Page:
This gripping wilderness survival tale grabs young readers at the first sputtering of the small plane engine and does not let go. Fifteen year-old Ben Paul’s dream trip to the wilderness with his Tlingit grandfather quickly turns into a nightmare when their plane makes a forced landing on a lake hundreds of miles from anywhere and right in the heart of an angry grizzly’s territory. They survive the landing but that is the end of their good luck. For fans of Gary Paulsen’s Hatchet, this book delivers the same powerful, page-turning, scalp-tingling adventure.
"If you go down in this country, you won't get out." Ben worried as he looked out of the bush plane window into the northern wilderness below. This adventure story begins with his plane crashing deep in the Canadian wilderness. Trapped in the wilds, Ben's survival seems possible only with his Grandpa there to teach him the skills of their Tlingit ancestors. But Grandpa's heart gives out, leaving Ben alone. To stay alive in this brutal land, Ben must teach himself the old ways. He also gets some unexpected help from a wild wolf to help outwit a threatening grizzly bear.
|Publisher:||West Margin Press|
|Edition description:||First Edition|
|Product dimensions:||5.54(w) x 8.47(h) x 0.56(d)|
|Age Range:||12 Years|
About the Author
Ed Ferrell called Alaska home for most of his adult life, the perfect spot for an avid outdoorsman. A retired teacher, Ferrell’s writing reflected his lifelong interest in outdoor adventure and history. His books include Strange Stories of Alaska and the Yukon (Epicenter, 9780945397519), Frontier Justice: Alaska 1898—the Last America Frontier (Heritage Books, 9780788408816), Biographies of Alaska-Yukon Pioneers 1850-1950 (Heritage Books, 9780788400872, and Dangerous North (Heritage Books, 9780788410659).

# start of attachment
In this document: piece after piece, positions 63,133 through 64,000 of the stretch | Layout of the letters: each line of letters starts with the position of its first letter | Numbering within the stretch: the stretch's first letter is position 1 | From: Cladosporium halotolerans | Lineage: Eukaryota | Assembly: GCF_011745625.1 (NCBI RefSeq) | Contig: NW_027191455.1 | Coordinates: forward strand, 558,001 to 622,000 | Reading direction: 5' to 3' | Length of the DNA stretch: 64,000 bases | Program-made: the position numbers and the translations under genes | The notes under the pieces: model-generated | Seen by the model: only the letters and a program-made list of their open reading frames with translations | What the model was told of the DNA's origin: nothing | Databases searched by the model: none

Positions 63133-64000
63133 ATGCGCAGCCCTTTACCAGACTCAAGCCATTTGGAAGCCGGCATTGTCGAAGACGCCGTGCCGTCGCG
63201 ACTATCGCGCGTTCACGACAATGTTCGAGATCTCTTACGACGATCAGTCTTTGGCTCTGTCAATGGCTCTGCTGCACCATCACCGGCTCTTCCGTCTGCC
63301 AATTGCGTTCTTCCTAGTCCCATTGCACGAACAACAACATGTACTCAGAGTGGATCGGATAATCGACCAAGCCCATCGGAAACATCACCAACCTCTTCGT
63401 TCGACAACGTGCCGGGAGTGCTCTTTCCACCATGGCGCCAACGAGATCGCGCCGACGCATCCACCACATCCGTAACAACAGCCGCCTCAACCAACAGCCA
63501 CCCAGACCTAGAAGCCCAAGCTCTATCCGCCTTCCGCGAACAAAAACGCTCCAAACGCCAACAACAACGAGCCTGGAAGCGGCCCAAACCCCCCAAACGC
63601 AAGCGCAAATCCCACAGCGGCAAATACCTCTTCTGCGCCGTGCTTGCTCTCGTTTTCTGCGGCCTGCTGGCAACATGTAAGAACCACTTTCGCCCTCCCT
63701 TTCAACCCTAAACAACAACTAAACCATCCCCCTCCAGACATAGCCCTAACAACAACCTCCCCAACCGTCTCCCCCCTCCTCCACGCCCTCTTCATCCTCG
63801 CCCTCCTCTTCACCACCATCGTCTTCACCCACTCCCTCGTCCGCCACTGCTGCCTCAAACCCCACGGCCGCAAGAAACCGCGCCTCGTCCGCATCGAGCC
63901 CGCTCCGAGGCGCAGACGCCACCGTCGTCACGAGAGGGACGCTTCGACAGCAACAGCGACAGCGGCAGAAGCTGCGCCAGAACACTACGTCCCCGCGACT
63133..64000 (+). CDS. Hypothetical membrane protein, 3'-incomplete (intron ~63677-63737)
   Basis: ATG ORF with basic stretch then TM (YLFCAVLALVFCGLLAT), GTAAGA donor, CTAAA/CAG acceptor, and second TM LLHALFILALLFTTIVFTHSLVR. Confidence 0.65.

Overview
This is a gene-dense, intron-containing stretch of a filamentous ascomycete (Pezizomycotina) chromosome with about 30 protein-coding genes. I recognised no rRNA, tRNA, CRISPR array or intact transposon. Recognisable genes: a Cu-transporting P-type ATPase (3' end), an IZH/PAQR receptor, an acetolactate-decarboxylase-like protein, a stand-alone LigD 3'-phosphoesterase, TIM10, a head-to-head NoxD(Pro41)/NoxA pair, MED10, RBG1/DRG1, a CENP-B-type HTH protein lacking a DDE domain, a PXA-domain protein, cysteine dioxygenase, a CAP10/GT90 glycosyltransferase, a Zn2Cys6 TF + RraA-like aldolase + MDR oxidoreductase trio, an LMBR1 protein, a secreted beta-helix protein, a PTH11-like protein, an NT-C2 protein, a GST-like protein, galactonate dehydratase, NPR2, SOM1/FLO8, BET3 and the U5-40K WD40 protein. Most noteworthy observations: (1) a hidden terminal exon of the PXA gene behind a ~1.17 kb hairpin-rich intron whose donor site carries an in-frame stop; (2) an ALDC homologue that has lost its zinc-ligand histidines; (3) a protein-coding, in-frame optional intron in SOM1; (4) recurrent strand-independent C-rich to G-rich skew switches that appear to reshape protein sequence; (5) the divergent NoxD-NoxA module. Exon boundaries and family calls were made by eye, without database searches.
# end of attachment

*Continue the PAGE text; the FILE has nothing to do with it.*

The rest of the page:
Read an Excerpt
In the Valley of the Grizzly
By Carroll Edgar Ferrell
Alaska Northwest BooksCopyright © 2011 Carroll Edgar Ferrell
All right reserved.
Dan’s shout interrupted his thoughts. “Look! A grizzly.”
Ben was strained forward trying to see where he was pointing.
“Hold on, I’ll swing around to your side” Dan banked the plane and made another pass along the mountain. ‘There, at the edge of the water.”
“I see him! I see him!”
The grizzly stood near a glacier pool, magnificent blue-grey animal, its silky fur flowing in the wind.
With awe in his voice, Grandpa said, “He is the Spirit Grandfather of all bears, Bennie.”
“Looks like he knows he’s the top dog around here. Or in this case, the top bear.” Dan laughed at his own joke.
“Dan, it is best not to laugh at Hootz. It shows disrespect.” Grandpa had a scowl on his face.
But before Dan could answer, the engine sputtered and backfired. Then it was dead silent. No thrum at all.
Did the engine just quit? Startled, Ben shot a look at Dan. He was fiddling with the controls.
Thundering back to like, the motor throbbed again with its steady beat. Ben’s pulse was pounding so loud in his ears that he could barely hear it, but he relaxed his grip on the armrests.
Nothing to worry about. Probably happens all the time. Dan doesn’t look worried.
Then the backfiring again.
Dan gripped the yoke with both hands. He was starting to look worried now. “Guys, I’m gonna get us some altitude.” Pushing the throttle and pulling back on the yoke, they climbed up and out of the valley. Several times, Dan leaned over to look out Ben’s window.
“What are you looking for?” Ben asked, hoping Dan and Grandpa couldn’t hear the fear in his voice.
“A place to put this bird down. She’s not running right. Keep your eyes open for a lake.”
Ben’s throat tightened. He looked back at Grandpa, but he was staring out the window.
Ben stared out the window, too.
Excerpted from In the Valley of the Grizzly by Carroll Edgar Ferrell Copyright © 2011 by Carroll Edgar Ferrell. Excerpted by permission.
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